Watermelon (pink) - a sweet flavor, it’s fruity but has a very odd and very distinctive bitter aftertaste.
Banana (light yellow) - a sour banana, not just sweet. Good flavor but a little odd to have the tangy bite to it.
Root Beer (light brown) - I am in LOVE with this flavor. It’s soft on the tongue but has a nice spicy mellow feeling to it. It doesn’t mix well with most of the flavors.
Black Cherry (gray) - nice and tart with less medicine flavor and more of the lighter cherry notes. The color is not really black, but kind of a sparkly charcoal gray.
Pear (medium green) - tangier than I expected with only a slight hint of pear.
Green Apple (light green) - good and tart and with a strong artificial taste that I come to expect from green apple. A winner.
Wild Berry - (purply gray) - smells like cotton candy and tastes like strawberry and raspberry. Fruity and with a little tart zing.
Cotton Candy (light blue) - sweet and slightly tangy but with no other flavor. Not really cotton candy in my book.
Grape (medium purple) - very sweet and with a good fake grape flavor that one expects. Not tangy though.
Lemonade (medium yellow) - super tart but not much flavor. A winner.
Wild Cherry (medium red) - nice and tart with a good blast of cherry flavor. Not at all different from black cherry except for the color.
Fruit Punch (medium blue) - sour and floral with a very ordinary punch flavor going on.
Bubble Gum (blue/purple) - sour ... why is it sour? I should be sweet with a hint of cotton candy or strawberry or wintergreen in there.
Tart Apple (white) - pretty much green apple, but not green.
Cherry Cola (medium red) - definitely cola and definitely cherry. Blech. (Just not my thing)
Wild Berry (medium purple) - yes, berry! Sweet and tart and floral and really tasty. A winner.
Key Lime (light green) - lime with a slight soft flavor to it but still some tang.
Lemon Lime (light green) - lemon and lime, reminds me of Koolaid (and not in a bad way). A little tangy but with good flavor.
When you combine all of the above you’ll find your tongue becomes and dark green/black color.
Phew! You might think that’s all, but it’s not. That’s just what was in my two tower assortments. Other sweet flavors include: Sweet Cherry, Orange Creme, Sweet Vanilla Cola, Chery Creme, Sweet Fruit Punch, Sweet Lemonade, Cola Blue, Lime Creme & Strawberry. Personally I think the Banana and Cotton Candy flavors should be sweet, not tart, but who am I to argue?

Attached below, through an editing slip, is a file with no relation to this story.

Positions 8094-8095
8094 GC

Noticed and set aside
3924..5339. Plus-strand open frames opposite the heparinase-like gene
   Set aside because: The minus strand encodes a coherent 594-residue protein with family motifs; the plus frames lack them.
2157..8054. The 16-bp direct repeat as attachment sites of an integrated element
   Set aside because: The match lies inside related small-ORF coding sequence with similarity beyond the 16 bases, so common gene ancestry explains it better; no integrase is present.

Then there’s more! Another line includes Candy Pebbles, which are kind of like Wonka Nerds, but a little smaller. They’re about the size of sesame seeds with a good light crunch and zap of flavor. What’s really cool about these isn’t just that they can be used in the Sandy Candy Art, but that you can use them for other things. I think they’d be great as an actual flavored cupcake topper instead of lame plastic tasting jimmies.
Kits can be ordered with the mini bottles for home use or with big ketchup-sized bottles for large events. They look like a great fundraiser for a school fair or just an activity to do with kids where they get to eat what they create. The little 6 inch tubes that came with mine are a good amount of candy, about the size of five single Pixy Stix, so they’re not going to get too amped up.
If you’re someone who always wanted to order Pixy Stix by the pint, your search is over. I ate the whole Lemonade bottle while typing up this review. And part of the Root Beer ... hey, they’re both drinks, aren’t they?
If anyone out there has ever used these, please let me know how it went. It looks super-simple and now that I have this huge kit, I wish I had some kids around to play with it.
There are two ways to order. For retail orders go to SandyCandy.com. For wholesale orders go to NiftyCandy.com. The extra large kit shown here is $50 and has 50 candy straws and includes 20 bottles of different flavors. Smaller kits are also available.
I give the whole kit a 7 out of 10. I really love the concept and think that it’s great fun for kids, especially if you spring for the fun shaped bottles. The variety of flavors is great, especially the fact that there’s Root Beer in there! The only drawback is the difficulty of ordering and the packaging isn’t really that all that exciting. (If I could just order single bottles of my favorite flavors, well, I’d be in trouble.)
Meticulously photographed and documented reviews of candy from around the world. And the occasional other sweet adventures. Open your mouth, expand your mind.